The jailer was usually sleeping at midnight, but grace had him washing Paul’s back (v.25cf.v.33). But how’d Paul baptize him? The prison wasn’t likely to have a tub big enough to immerse him, and the river was outside of town (16:13). The answer is, baptism was by sprinkling. It’s purpose was to cleanse men from their sins (Acts 22:16), and cleansing was by sprinkling (Num.8:6,7; 19:18-20). God Himself will sprinkle believing Jews before the kingdom (Ezk.36:24,25).
The Greek word baptismos means to dip, and the English word “dip” means to immerse. But it was hyssop that they’d “dip” in water to sprinkle people with (Num.19:18,19). We know those washings were baptisms because the Greek word for “washing” in Hebrews 9:10 is baptismos. That explains why they didn’t ask John what he was doing (John 1:25). They asked why he was doing it if he wasn’t Christ, the God who would sprinkle them right before the kingdom that John said was at hand (Mt.3:2). Few if any homes in Israel had a tub of water big enough to baptismos a “table” (Mark 7:4).
The jailer likely never brought any other prisoners into his home (Acts 16:34), where they’d endanger his family. But grace was working powerfully in him, so “he” served Paul dinner, not is wife. But according to religion, this isn’t what was supposed to happen if you told a man he could be saved by believing, not by behaving (v.31). Religion says if you tell men that, they won’t behave, they’ll do what they want. But when the man who was God in the flesh told a man to go his way, he went the Lord’s way instead (Mark 10:52).
If Paul told the man he had to behave to be saved, he couldn’t have rejoiced (Acts 16:34), he would have feared instead. He would have feared that he hadn’t behaved well enough to be saved, or for long enough. But the jailer understood he was saved by what Christ did for him on the cross, not by what he himself did or didn’t do.
The rulers heard the earthquake freed Paul, but he didn’t flee, so they figured his God sent it because Paul was innocent, and ordered him freed (v.35). But Paul insisted the rulers free him officially in person (v.36,37). He wasn’t protecting his reputation, he was protecting the gospel. He knew the world would hear about his jailing, and he wanted the exoneration of the apostle of the Gentiles to be just as famous.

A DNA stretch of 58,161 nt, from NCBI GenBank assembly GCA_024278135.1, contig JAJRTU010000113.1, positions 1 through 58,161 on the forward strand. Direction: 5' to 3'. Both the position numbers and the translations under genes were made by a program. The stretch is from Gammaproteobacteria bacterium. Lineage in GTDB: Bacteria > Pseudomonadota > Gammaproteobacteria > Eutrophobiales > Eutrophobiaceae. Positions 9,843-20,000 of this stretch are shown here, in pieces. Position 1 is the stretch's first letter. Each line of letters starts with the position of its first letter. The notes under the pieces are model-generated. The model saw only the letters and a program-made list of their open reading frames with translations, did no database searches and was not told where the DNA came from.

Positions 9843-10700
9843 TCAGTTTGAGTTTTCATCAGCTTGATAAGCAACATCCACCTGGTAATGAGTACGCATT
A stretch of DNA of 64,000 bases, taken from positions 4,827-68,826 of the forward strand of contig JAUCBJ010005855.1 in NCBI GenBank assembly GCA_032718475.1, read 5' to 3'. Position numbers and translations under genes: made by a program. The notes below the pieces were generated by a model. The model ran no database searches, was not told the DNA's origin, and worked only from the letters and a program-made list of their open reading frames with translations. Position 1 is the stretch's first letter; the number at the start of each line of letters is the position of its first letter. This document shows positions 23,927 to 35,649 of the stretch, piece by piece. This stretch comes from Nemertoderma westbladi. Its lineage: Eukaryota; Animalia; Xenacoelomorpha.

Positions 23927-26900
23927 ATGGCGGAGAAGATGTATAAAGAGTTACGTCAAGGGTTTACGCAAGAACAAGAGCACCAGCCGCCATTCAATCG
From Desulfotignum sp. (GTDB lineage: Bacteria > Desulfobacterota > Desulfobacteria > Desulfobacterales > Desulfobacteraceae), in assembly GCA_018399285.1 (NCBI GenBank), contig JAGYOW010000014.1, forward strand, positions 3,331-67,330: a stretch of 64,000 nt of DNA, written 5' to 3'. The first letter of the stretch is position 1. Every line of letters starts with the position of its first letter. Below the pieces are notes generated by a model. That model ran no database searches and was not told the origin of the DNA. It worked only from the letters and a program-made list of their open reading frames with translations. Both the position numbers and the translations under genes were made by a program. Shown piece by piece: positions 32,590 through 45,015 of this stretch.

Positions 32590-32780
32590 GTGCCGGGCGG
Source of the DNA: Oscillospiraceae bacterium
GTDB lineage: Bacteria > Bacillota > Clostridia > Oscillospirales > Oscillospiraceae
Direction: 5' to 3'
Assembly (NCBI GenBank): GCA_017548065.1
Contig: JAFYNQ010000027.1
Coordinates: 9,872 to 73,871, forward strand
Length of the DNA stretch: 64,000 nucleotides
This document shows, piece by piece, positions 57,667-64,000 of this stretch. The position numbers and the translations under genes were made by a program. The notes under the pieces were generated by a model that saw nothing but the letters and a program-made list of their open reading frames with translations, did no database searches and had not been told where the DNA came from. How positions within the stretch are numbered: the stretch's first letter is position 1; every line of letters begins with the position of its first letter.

When the rulers heard Paul and Silas were both Romans they feared, so they walked to the prison in shame to free them. That’s a type of the public humiliation the Lord gave heaven’s wicked rulers (Eph.6:12) at the cross. When Lucifer won the victory over Adam, the human race became Satan’s “lawful captive,” just as Israel was Babylon’s lawful captive (Isa.49:22-26). But the Lord spoiled Satan of his captives (Col.2:14) and forced them to officially release us in an open show before heaven’s unfallen host of angels.
People saw the opposite. They saw wicked rulers shame and humiliate the Lord (Mark 15:16-20). But later, He revealed the mystery to Paul that revealed how the Lord shamed those unseen rulers at the cross. When the Lord ascended, “He led captivity captive” (Eph.4:8), which means to make captives out of the ones who held His people captive (cf.Judges 5: 12). The “gifts” the Lord gave us are the thrones those wicked rulers will be forced to vacate in Revelation 12:7-9. So when the rulers freed Paul in Acts 16:33, and then were forced to release them in person in verses 38,39, that’s a picture of how the Lord freed us at the cross, and we’ll humiliate Satan’s host when we pass through the realm of “the prince of the power of the air” at the Rapture (Eph.2:2).
Paul insisted the jailer imprison him again after supper (Acts 16:40), until the rulers officially released him. That shows the respect for earthly rulers in government that all Chris-tians should have even when rulers are wrong. And Paul comforted the brethren, even though he was the one beaten and jailed. That’s the power of grace in a believer’s life!
A video of this message is available on YouTube: “The Power Of The Gospel Of Grace” Acts 16:33-40